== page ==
(who was underperforming and said was distracted by his May DUI arrest even before he got injured), to name a few. Beyond that, Fausto Carmona's been incredibly unlucky (I'm not saying the 179-point disparity between his ERA and xFIP is all luck, but big chunk of it sure is), Orlando Cabrera has been below-replacement level at second base, Sizemore's plate discipline has been MIA for two years, and the Indians' staff of contact pitchers isn't very effective in front of an infield that's fairly mediocre defensively.
3) Cleveland is unexpectedly in a pennant race, and how are you hoping the Indians balance what was thought to be a long-term rebuild with their new short-term goals? And how do you expect the Cleveland front office to handle it?
The front office has said that they won't mortgage the future for a single pennant race, and I'm with them on that. Carlos Santana
, Asdrubal Cabrera
, Justin Masterson
, Michael Brantley, Shin-Soo Choo, Lonnie Chisenhall—this is the kind of core we can build around for years to come. I'd rather stand pat and miss the playoffs this year than win the division by giving up players who we would've used for multiple pennant races down the road. Or worse, to trade promising prospects at the deadline and end up missing the playoffs. That would be terrible.
But even if a premier trade target is out of the question, I'd like to see them bring in someone
. We could definitely use another starting pitcher—a good-not-great innings-eating veteran would be nice, someone to fill the role Jake Westbrook held for 10 years. We've got internal options who could help out in right field while Choo is out (Jerad Head
, anyone?) and second base (just play Cord Phelps
Last week, I proposed David DeJesus
as a good target for the Tribe. Acquiring a bargain-priced player with decent upside is (or of a right ought to be) well within the Indians' capabilities.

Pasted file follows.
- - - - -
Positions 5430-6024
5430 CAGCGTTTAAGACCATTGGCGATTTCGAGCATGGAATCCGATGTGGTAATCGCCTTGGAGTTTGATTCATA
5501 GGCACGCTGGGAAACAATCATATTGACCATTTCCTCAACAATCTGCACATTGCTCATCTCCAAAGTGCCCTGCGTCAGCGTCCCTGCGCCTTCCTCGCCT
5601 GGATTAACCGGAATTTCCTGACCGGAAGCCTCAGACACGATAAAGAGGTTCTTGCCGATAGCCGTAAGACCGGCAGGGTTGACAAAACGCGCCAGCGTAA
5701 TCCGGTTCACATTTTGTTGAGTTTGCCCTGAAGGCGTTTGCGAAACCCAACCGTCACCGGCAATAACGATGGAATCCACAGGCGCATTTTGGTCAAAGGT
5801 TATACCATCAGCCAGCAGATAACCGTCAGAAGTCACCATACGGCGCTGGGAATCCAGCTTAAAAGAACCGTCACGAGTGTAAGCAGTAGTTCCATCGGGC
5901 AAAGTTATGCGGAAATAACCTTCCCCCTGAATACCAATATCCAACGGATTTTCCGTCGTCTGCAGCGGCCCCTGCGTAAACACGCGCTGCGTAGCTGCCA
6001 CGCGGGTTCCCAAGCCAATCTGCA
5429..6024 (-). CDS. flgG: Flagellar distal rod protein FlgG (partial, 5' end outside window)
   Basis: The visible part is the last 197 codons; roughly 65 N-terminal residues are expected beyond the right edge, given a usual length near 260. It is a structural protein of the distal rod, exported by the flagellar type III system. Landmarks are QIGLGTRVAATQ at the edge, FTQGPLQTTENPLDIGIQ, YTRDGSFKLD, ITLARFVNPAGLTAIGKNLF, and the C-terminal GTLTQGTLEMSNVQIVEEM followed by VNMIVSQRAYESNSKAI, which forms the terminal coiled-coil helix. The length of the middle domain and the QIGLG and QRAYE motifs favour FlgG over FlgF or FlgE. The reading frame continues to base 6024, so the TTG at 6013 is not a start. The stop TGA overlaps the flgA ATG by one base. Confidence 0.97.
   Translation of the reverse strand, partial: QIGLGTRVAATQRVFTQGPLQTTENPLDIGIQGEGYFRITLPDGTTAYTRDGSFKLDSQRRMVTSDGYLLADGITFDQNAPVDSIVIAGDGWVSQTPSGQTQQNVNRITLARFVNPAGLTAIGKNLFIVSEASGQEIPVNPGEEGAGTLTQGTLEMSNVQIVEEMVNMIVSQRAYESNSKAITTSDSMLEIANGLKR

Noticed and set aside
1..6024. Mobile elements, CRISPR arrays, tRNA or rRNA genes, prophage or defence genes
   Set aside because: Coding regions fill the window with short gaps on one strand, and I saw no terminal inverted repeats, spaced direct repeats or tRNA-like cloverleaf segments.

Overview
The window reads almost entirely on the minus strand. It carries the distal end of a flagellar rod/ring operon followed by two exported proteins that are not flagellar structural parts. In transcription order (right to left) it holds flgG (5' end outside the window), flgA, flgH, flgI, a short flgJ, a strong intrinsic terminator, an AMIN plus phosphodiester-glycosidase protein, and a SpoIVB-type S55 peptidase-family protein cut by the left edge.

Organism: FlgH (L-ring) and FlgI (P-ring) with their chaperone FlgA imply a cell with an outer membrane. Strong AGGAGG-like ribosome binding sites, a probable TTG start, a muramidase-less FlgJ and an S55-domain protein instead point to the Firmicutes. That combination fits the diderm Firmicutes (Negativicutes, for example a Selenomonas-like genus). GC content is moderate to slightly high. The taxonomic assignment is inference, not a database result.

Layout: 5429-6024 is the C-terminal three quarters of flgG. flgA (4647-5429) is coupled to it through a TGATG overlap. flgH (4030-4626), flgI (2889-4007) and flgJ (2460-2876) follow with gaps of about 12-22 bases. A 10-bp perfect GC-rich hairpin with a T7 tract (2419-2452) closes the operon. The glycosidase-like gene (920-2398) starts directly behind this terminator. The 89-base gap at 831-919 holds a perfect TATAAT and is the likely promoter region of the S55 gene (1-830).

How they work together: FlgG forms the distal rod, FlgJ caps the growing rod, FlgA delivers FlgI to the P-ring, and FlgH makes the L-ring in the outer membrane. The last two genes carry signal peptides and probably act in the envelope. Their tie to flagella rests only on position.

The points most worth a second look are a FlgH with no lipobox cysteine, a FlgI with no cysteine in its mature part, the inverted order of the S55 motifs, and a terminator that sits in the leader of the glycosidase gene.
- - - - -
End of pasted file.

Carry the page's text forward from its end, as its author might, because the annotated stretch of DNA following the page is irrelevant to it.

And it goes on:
4) Justin Masterson, who the Orioles will face on Thursday night, has been really phenomenal this year, seemingly out of nowhere. He's always been death to righties, but how do think he's figured out how to get left-handed hitters out in 2011?
At the risk of sounding overly simplistic, I think it's confidence. The most startling difference between his vs.-lefty splits from this year and last year is that he's cut his walk rate in half. He walked 4.3 BB/9 against southpaw hitters in 2010, and that's down to 2.1 in 2011. To me, that says he's feeling more comfortable pitching to them—he'd rather let them swing than give them a free pass. His K/BB ratio is actually higher now against lefties than righties.
(A note from Andrew: This is what the baseball men mean when they say "pitching to contact". They don't actually mean to avoid strikeouts, but rather to simply throw strikes as if unafraid of contact. The more you know!)
He's also upped his fastball velocity by 1.3 mph and he's barely using his change-up at all. But I don't know that that's relevant to the lefty split question as much as his general improvement.
5) How do you think this weekend series breaks down?
I never bet against Justin Masterson, so the Indians take the opener. Games two and three, Josh Tomlin
beats Jake Arrieta
in ERA, FIP, and xFIP, and I'll take Carlos Carrasco
over Alfredo Simon. I'm not too confident about Jeanmar Gomez
, but since the Orioles don't even have a probable starter for Sunday, I'll take my chances on that one too.
All in all, I think the Indians have better than even odds at winning each individual game, but I'll say they take three of four overall. Sorry, guys.